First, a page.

Hebba recently found the certificate from the first session she took part in with IntoUniversity North Kensington in 2011: a Business in FOCUS workshop with her school, Burlington Danes Academy. After the session, the centre team approached her to ask if she’d be interested in joining the Mentoring programme. She was paired with Suzannah, a Geography student from the London School of Economics.
“I think our first [mentoring meeting] was probably really awkward. I think at the time both of us were like, ‘oh, what do we do now?’ But then we got close really quickly. Suzannah was really good at Maths and Science and I was awful at those. But she said she was awful at Art and History. So I remember we had a mutual agreement that if I let her help me with Maths for a whole mentoring session, she would let me do an Art lesson for her. Which was very clever because I hated Maths. I remember we baked once, and it probably didn’t go very well, but we tried. I tasted a few when I was a Mentoring Coordinator myself [laughs]. We met really regularly and as soon as mentoring finished, we planned a meet up a few months later when I was 18.”
By coming to the centre to receive this one-to-one support, Hebba formed close bonds with students and staff members.
“I really loved [the centre]. It’s definitely very nostalgic for me to go back. Though it’s really awkward because they still have a horrible photo of me on the display when you walk in; five years later, it’s still there. I really loved [the staff]. It was like a home away from home, I suppose. It is just a very safe environment and you can be yourself. And I’d still say that now as an adult.
“I think probably what I learned [coming to the centre] is that it was OK to not be great at everything school-wise and it didn’t mean that I wasn’t great at what I was great at. I think it definitely helped me to gain a lot of confidence in myself. Because I think I was very reserved. I was quite introverted and there was just always a helping hand, always someone that I could talk to. I think that’s probably what made me want to volunteer when I was 18.”
Hebba was also one of the first students to take part in our Big City Bright Future programme, an annual three-week paid work experience programme created especially to help school leavers who aspire to work within competitive industries.
“Big City Bright Future (BCBF) was probably the best thing I’ve ever gotten to do. Probably because I was one of the people at the time that was like, ‘I’m not going to apply, I’m not going to get it’. I think Esther [IntoUniversity staff member] was like just give it a go. I also had a Corporate Mentor at the time, her name was Laura and she was working at Burberry HQ, and they [said] ‘who says you have to go and do finance, we just think it would be good for you to have a go and have the opportunity’.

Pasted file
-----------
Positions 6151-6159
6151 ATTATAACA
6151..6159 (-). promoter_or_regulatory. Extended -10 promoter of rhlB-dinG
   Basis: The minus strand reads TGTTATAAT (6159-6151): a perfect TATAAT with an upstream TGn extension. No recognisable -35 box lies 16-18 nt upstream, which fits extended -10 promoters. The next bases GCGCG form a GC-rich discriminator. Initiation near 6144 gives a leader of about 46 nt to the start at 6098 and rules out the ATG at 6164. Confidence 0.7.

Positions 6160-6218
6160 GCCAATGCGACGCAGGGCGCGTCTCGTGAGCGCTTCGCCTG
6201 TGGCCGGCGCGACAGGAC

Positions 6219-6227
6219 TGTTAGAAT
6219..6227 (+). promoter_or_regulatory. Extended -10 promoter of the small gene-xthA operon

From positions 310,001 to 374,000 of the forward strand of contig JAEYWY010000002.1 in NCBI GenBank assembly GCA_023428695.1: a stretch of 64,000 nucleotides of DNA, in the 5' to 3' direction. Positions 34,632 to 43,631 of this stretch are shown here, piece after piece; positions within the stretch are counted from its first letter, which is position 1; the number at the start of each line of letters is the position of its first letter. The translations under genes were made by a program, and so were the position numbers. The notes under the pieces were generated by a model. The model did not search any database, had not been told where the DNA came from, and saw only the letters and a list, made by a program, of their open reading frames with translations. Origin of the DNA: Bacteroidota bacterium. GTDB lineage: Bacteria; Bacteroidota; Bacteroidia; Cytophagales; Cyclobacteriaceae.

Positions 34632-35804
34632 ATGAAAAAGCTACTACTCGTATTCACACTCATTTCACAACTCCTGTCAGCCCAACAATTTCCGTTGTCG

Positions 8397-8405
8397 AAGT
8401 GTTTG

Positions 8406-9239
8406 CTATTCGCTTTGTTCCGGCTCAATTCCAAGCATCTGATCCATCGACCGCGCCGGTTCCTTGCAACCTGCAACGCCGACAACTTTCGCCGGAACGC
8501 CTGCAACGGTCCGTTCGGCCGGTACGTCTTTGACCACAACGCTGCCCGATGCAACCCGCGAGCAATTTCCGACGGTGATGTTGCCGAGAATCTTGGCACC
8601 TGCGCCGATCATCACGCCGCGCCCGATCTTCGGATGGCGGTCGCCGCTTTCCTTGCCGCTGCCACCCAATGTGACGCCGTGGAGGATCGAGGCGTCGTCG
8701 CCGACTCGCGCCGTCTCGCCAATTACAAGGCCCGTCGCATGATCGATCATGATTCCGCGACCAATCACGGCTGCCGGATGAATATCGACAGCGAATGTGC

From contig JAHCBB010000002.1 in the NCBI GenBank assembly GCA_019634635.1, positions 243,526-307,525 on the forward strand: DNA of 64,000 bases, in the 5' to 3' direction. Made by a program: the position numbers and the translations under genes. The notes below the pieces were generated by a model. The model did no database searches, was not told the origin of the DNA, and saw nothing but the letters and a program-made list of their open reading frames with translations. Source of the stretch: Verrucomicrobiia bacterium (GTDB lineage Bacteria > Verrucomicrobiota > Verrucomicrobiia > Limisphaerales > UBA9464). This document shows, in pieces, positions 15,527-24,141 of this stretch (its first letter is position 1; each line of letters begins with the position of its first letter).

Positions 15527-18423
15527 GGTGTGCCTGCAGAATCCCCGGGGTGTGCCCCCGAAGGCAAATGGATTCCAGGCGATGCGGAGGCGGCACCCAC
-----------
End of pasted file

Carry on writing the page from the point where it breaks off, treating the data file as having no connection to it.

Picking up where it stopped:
“I got through every stage, which I genuinely did not believe was going to happen. I don’t think I was very confident at the time and I still didn’t really know if I wanted to go to university at the time either. I honestly loved [BCBF] so much. I’m still friends with half of [my cohort] now.”
After Hebba graduated, she was still supporting IntoUniversity through BCBF alumni events, it was then she decided to apply for our Education Worker Graduate Scheme.
“I was working at a women’s charity at the time and I was an adult support worker. I was working with women who often had children and teenagers at home. Seeing so many cycles of trauma that had been repeated in their households, and seeing how their kids were being affected, and thinking that their kids are going to go through the same things as them. It just reminded me, I really want to work with young people because I want to be part of breaking the cycle and I want to help a young person not go through the same things as their family members.
“And then, I bumped into Leo [a former IntoUniversity staff member]. And he gave me a nudge and told me the Graduate Scheme was opening up again. I told him I wasn’t interested, I had just got a promotion, and then, I got an email [about it] and was like ‘I’m going to do it’. I was so happy and I learned so much at IntoUniversity so I’m still the biggest cheerleader.”
Hebba recently left IntoUniversity to work for the PAPYRUS Charity but she still feels connected to the charity.
“I’m working at a suicide prevention charity for young people now and I think when I was leaving IntoUniversity, I didn’t want to leave and then go to something that I wasn’t really passionate about. I now deliver training to charities and organisations on how to help young people with their mental health. I definitely use a lot of things from working with students at IntoUniversity and from the training programme every day.
“I think my younger self would be very proud because I have come a long way. I was very shy, I was very quiet and then I started to really come out of my shell. I think I just started to love myself and IntoUniversity was the main factor in that. I was always appreciated and encouraged; I had never had a bad word said to me, I always knew the team was so proud of me.”